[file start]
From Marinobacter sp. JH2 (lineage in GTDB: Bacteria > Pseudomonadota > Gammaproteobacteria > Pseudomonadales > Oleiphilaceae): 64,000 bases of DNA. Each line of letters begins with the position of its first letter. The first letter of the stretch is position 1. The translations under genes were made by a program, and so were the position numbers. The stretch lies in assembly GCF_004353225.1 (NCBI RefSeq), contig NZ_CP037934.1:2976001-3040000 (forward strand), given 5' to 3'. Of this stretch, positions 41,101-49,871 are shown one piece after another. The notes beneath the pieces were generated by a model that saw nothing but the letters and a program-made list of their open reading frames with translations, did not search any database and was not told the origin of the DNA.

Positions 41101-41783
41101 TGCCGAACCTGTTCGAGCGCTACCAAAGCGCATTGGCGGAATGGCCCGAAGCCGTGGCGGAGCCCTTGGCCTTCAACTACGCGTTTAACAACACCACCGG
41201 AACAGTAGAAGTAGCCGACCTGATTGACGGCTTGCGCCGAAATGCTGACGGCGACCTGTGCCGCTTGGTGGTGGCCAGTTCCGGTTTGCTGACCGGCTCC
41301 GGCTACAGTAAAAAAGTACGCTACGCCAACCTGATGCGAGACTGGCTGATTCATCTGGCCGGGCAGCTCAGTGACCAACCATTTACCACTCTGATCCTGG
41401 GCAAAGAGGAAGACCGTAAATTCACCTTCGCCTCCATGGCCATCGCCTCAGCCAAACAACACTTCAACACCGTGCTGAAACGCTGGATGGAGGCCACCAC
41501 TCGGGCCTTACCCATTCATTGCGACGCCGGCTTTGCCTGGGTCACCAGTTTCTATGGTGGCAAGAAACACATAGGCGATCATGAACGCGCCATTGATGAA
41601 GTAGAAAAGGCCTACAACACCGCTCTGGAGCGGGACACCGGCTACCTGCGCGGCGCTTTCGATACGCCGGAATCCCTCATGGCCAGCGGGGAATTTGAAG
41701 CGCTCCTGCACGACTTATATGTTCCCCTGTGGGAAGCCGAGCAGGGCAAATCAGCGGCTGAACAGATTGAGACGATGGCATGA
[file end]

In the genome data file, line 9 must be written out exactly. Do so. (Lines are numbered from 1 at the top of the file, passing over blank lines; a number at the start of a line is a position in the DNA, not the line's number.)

41701 CGCTCCTGCACGACTTATATGTTCCCCTGTGGGAAGCCGAGCAGGGCAAATCAGCGGCTGAACAGATTGAGACGATGGCATGA